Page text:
Working with the Epson V700 scanner

I’ve been busy scanning lots of images with the Epson V700, trying out all sorts of software settings.  The scanner comes with Epson Scan and SilverFast as the two software options.  I was gradually getting the hang of these, but was never completely satisfied with the results.  Looking at transparencies on my lightbox with a magnifying glass, I felt I saw more detail in the slides than in the scans (especially in the shadows).  My first transparencies with the medium format Mamiya were all on Fuji Provia 100F, which I was given with the Mamiya camera, but although I prefer Velvia 50, I’m sure that hasn’t been the issue here. With black and white film the results were a bit better, and I was gradually working my way through recent films and mostly liking the results, though for reasons I can’t explain, they were not always consistent.

But I think I’ve now cracked it – and this is largely due to a change of scanning software.  Yesterday I downloaded VueScan (in part on the recommendation of Tim Smalley, who bought the V700 shortly before me and from whom I’ve been learning a lot!), and the results are amazing.  Transparencies look just the way I think they should, with incredible detail in all areas, and my first scan of a black and white image has worked well too.  The interface is a bit clunky, but SilverFast is much worse (it looks as if it hasn’t changed much since Apple produced OS9!), and although I need to ensure I get to grips with all the settings, I’ll be upgrading to the full version at the beginning of the week.  The VueScan images are simply better.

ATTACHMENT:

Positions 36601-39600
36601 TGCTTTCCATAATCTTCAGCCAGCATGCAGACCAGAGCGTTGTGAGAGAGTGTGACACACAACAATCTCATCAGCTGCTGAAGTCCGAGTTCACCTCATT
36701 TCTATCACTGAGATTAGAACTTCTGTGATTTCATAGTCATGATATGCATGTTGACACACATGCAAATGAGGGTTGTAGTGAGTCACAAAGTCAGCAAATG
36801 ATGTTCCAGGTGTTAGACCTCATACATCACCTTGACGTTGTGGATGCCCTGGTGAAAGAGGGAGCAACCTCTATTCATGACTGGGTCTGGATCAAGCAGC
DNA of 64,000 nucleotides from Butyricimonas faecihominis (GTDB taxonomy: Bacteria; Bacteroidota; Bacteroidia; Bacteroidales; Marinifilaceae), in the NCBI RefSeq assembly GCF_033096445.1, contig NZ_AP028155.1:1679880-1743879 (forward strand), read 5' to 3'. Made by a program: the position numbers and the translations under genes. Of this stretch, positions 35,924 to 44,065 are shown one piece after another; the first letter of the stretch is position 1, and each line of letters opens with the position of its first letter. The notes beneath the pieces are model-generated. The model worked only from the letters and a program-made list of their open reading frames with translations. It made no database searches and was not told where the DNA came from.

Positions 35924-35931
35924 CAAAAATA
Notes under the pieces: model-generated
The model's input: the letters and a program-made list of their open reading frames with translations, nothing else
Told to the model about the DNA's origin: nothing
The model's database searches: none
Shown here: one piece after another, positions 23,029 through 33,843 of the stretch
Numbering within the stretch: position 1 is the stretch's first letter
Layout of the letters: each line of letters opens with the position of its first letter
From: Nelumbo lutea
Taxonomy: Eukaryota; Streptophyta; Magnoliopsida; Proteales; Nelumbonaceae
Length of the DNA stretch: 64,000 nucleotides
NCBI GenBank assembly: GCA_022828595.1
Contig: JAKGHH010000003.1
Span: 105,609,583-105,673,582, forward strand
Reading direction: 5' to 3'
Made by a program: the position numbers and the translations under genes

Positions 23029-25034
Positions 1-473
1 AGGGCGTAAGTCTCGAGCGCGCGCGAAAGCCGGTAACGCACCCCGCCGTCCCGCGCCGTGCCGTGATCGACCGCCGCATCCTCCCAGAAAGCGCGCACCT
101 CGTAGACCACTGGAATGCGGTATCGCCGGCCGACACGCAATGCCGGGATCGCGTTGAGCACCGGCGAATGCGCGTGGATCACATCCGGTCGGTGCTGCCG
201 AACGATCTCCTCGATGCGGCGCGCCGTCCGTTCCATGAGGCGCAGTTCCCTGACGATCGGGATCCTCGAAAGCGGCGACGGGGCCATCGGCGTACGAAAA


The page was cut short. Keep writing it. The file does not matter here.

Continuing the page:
Chicken house ruin, Kiesby, Schleswig-Holstein

Chicken house ruin, Kiesby, Schleswig-Holstein

For example, here’s a section of a ruined chicken house in a village in northern Germany, shot on Velvia with the Mamiya and the 80mm lens, and scanned using VueScan – the rich colours are a combination of early morning sun and Velvia doing its bonkers colour thing… believe it or not, I’ve toned down the colours a bit in Photoshop.  Even in this small jpg image, I think it’s possible to see that the shadows have considerable detail; the full size image is great.  Clicking on the image will take you to the version on RedBubble, where clicking on that version will make it appear almost full-screen.

I find it really quite surprising that the scanning software can have such a huge impact on the end result, but going by my experience of the last few weeks, VueScan is definitely the way to go with the V700.  I’m not quite there yet, but I think I’m now getting there.

Advertisements

4 thoughts on “Working with the Epson V700 scanner

  1. Mabel

    Pleased that it’s starting to give you the results you want Michael. (The chicken house photo looks amazingly sharp on the Red Bubble site)

  2. Tim Smalley

    Hey Michael,

    I’m glad that it’s all working out in the end – VueScan is brilliant and I can’t believe I hadn’t discovered it before. I was spending far too long correcting not only colour casts, but also strange goings on in the shadows with both Epson Scan and Silverfast. I haven’t had any such problems with VueScan thus far and I’ve pretty much scanned everything I want to scan now!

    Transparencies are an absolute breeze and while negatives require a little more effort, it’s not too difficult to get close (in terms of overall colour balance) to a digital image relatively quickly.

    All the best,
    Tim

    1. Michael Marten Post author

      Tim, it’s partly thanks to your helpful Twitter comments that I’m getting this far so much more quickly – thanks again! I agree with all that you’ve said here… 🙂

  3. Pingback: Musings on film latitude and related matters | taking processing developing viewing

Comments are closed.